Caster Semenya is taking her fight to compete like every other woman to the next level.
Late Wednesday, the legal team for the South African Olympian filed her appeal of the Court of Arbitration for Sport verdict to Switzerland’s Supreme Court. The appeal challenges the CAS ruling in favor of a proposal by the International Association of Athletic Federations.
The IAAF won the fight to force Semenya and women sprinters like her to have their testosterone chemically suppressed, if she is to ever compete again in the 800m, the event in which she clearly excels. Semenya won gold in the Olympic Summer Games in 2012 and 2016.
In the aftermath of those and other victories, the IAAF attempted to restrict races from the 400m to the mile to women athletes whose blood testosterone level is below five nmol/L for at least six months. Plus, they will have to maintain a reading below that level going forward to continue as an athlete in those events.
The May 1 ruling by the CAS called the IAAF’s new rule “discrimination” and in the same sentence deemed it “necessary.” Semenya and her lawyers challenged that in a statement Wednesday night.
“I am a woman and I am a world-class athlete,” Semenya said. “The IAAF will not drug me or stop me from being who I am.”
The Los Angeles Times reported that Semenya, 28, has a medical condition known as a “difference of sex development” or DSD, which is marked by levels of natural testosterone that exceed those of most women. The IAAF says that gives Semenya and women like her an unfair advantage over other female athletes, citing testosterone’s effect on muscles and blood oxygen levels. Over the years, Semenya has neither confirmed nor denied she has DSD, saying only she is a woman, and has always been female.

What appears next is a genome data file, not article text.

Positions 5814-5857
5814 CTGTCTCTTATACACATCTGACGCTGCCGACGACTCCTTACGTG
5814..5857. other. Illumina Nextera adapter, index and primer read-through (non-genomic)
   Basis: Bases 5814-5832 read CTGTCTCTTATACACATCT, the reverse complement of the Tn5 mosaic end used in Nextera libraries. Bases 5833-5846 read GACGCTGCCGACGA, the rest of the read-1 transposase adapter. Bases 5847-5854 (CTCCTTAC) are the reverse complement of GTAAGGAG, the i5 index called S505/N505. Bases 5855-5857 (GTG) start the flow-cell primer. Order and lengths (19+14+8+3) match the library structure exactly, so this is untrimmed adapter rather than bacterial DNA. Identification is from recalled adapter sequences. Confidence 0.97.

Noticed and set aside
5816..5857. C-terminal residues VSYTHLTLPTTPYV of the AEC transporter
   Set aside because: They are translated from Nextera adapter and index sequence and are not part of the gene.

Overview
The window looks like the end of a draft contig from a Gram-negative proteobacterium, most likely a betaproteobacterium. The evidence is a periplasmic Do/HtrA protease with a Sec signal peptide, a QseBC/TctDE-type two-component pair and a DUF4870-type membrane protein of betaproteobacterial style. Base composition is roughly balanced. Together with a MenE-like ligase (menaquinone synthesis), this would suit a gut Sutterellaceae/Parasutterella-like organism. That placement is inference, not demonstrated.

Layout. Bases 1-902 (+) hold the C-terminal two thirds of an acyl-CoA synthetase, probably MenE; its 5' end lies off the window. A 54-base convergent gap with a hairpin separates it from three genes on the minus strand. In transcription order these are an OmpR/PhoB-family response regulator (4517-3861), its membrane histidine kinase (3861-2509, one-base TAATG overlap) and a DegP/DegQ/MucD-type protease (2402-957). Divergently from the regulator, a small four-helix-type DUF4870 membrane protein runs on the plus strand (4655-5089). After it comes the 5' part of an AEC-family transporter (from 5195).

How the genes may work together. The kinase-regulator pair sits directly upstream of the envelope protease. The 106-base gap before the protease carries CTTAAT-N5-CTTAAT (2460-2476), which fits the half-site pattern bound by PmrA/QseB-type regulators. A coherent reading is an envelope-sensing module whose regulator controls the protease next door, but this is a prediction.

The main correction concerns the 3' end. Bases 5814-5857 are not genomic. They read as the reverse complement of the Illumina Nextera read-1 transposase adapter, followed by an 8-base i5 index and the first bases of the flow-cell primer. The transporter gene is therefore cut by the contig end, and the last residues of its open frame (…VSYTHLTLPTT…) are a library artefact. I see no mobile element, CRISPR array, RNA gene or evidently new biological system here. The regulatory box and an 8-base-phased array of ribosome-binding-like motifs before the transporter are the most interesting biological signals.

The new IAAF rule has been labeled as unethical by the World Medical Association and other international health agencies. Semenya’s lawyers say they’ll fight it as a violation of human rights.
“The court will be asked to consider whether the IAAF’s requirements for compulsory drug interventions violate essential and widely recognised public policy values, including the prohibition against discrimination, the right to physical integrity, the right to economic freedom, and respect for human dignity,” the attorneys said in their statement.
Dorothee Schramm, who will be leading Semenya’s appeal, added: “The IAAF regulations violate the most fundamental principles of Swiss public policy. In the race for justice, human rights must win over sporting interests.”
Semenya tweeted an interesting message following her appeal: “Expect anything from anyone. The devil was once an angel.”